Arkansas had closed Devil’s Den Cave and Ice Box Cave at Devil’s Den State Park, and War Eagle Cave at Withrow Springs State Park to the public in 2010 to protect the bats there from white nose syndrome carried in from other infected locations by visitors.
Once the cold-loving nature of the white nose fungus became known, wildlife managers have hoped that the shorter, warmer winters in the south would protect the bats there from the syndrome. This Arkansas finding doesn’t change the assumption that shorter, warmer winters curtail the fungus’ effects. After all, no bats have died in these caves, and there has been no mention even of symptoms.
Read the Arkansas Game and Fish Commission press release here.
Most of these news reports are straight from the press release:
Thirty bats from New York and Vermont, some of which were visibly infected with white nose syndrome (WNS), were moved to a specially-prepared military bunker in Maine to spend the winter. Nine bats survived, a higher percentage than would have been expected if they had been left in the wild. Those bats were returned to the locations where they were found.
“We learned a lot from this experiment,” said Vermont Fish & Wildlife bat project leader Scott Darling in a department press release. “These bats were visibly infected before being placed in the bunker, so we wouldn’t have expected many of them to survive in their natural cave environment.”
Read the Vermont Fish and Wildlife press release here.
Read the US Fish and Wildlife Service, Northeast’s blog here — with many wonderful photos. (Scroll down a bit to get to the main story about the bunker and WNS.)
Read a guest post on the USFWS white nose syndrome blog from the assistant manager at the National Wildlife Refuge where the bats wintered here. (With the same photos, and a link to a Flicker page.)Read an article from the Rutland (Vermont) Herald here. (But be warned that its articles go behind a paywall in a week, sometimes sooner.)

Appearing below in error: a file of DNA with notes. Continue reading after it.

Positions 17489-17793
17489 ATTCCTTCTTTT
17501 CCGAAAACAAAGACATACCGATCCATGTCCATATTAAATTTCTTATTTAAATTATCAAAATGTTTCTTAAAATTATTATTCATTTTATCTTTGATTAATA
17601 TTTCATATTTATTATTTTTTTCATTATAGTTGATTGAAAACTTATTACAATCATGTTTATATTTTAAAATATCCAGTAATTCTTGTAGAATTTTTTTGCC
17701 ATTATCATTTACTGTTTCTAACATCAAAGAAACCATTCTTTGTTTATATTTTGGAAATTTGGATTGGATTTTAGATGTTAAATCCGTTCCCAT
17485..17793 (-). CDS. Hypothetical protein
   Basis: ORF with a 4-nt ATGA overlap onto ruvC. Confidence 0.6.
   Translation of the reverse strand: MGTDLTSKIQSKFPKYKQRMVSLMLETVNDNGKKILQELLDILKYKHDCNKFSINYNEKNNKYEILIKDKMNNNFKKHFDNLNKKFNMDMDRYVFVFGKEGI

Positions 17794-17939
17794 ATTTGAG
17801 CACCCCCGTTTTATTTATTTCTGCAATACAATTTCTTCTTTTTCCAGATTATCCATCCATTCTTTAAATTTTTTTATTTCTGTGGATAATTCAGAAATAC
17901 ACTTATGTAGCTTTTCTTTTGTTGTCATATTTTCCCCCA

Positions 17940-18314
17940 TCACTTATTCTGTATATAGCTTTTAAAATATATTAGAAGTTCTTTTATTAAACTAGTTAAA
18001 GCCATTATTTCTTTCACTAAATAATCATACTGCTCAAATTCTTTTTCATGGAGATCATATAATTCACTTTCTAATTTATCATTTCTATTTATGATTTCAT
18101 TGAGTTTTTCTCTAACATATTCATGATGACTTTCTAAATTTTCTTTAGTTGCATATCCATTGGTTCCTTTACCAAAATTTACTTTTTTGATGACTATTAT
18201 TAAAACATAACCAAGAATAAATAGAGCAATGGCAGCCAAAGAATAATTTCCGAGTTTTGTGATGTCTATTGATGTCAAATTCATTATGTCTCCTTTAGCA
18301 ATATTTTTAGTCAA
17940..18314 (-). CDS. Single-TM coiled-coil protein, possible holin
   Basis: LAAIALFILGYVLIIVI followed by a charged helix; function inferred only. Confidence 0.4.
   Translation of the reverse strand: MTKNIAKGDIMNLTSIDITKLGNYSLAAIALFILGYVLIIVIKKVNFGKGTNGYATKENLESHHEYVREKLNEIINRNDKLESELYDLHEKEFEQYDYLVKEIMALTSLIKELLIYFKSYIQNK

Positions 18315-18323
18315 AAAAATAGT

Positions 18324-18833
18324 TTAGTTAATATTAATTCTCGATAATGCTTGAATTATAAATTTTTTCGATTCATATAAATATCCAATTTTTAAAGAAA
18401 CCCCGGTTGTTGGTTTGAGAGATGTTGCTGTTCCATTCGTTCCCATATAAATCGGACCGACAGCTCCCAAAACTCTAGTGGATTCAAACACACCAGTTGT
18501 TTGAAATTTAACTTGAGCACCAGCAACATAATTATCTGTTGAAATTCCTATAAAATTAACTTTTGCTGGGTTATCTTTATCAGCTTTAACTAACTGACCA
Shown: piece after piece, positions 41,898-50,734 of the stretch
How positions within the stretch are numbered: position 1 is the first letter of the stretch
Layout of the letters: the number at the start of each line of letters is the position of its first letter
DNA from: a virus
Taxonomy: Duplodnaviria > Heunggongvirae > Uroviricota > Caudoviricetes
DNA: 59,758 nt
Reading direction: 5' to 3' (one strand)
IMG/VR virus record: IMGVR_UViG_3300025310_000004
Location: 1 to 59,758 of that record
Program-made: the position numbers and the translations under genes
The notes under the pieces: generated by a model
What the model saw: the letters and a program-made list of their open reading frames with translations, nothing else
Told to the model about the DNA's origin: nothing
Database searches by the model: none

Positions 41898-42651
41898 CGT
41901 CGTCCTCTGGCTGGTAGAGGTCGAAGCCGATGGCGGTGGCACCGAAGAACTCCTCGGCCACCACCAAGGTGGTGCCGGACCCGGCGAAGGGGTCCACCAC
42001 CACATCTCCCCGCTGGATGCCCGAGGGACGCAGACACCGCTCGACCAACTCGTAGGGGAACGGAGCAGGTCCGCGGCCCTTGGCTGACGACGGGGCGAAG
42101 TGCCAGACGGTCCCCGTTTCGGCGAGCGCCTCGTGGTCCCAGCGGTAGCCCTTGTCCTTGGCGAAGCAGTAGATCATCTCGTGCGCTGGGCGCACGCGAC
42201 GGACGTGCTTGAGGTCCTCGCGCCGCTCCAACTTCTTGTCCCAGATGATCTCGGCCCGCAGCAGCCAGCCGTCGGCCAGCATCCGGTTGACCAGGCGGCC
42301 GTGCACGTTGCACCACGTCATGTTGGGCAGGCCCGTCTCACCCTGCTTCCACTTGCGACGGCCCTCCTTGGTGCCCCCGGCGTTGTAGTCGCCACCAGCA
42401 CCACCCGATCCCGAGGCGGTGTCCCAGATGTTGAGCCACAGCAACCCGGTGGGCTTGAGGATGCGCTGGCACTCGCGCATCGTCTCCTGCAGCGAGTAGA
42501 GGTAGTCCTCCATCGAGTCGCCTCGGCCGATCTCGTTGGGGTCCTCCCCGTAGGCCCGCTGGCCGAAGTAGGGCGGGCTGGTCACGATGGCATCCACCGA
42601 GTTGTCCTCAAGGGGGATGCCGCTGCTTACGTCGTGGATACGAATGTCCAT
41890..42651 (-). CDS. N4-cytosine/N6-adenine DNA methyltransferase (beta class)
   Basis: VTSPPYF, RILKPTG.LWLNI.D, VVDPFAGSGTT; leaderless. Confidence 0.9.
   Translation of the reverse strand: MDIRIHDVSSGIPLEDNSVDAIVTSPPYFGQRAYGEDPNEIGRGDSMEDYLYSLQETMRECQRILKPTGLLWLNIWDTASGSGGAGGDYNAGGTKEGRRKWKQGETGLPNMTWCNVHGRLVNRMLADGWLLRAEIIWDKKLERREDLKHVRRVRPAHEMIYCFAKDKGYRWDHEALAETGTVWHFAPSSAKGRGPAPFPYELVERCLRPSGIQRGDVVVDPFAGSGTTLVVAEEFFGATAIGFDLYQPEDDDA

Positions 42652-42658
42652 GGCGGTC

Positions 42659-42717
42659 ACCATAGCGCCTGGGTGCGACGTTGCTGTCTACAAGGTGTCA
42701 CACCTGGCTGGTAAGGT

And in related news, here’s a report from the Barre/Montpelier Times-Argus and Rutland Herald, about further WNS research in Vermont this winter. (It may also disappear behind a paywall.)
Photo: The bunker door at the Aroostok National Wildlife Refuge in late March. by Steve Agius, courtesy USFWS
According to a Georgia Department of Natural Resources press release:
The Georgia Department of Natural Resources, the National Park Service and the U.S. Fish and Wildlife Service announced today that bats with white-nose syndrome were found recently at two caves in Dade County.
A National Park Service biologist and volunteers discovered about 15 tri-colored bats with visible white-nose symptoms in a Lookout Mountain Cave at Chickamauga and Chattanooga National Military Park in late February. On March 5, a group led by a Georgia DNR biologist also found tri-colored bats with visible symptoms in Sittons Cave at Cloudland Canyon State Park.
This news follows quickly on the announcement just yesterday that white nose syndrome had been found in South Carolina. The Georgia Department of Natural Resources release says, and the U.S. Fish and Wildlife’s WNS map confirms, that Dade County, Georgia is contiguous with counties in Alabama and Tennessee that confirmed WNS last year.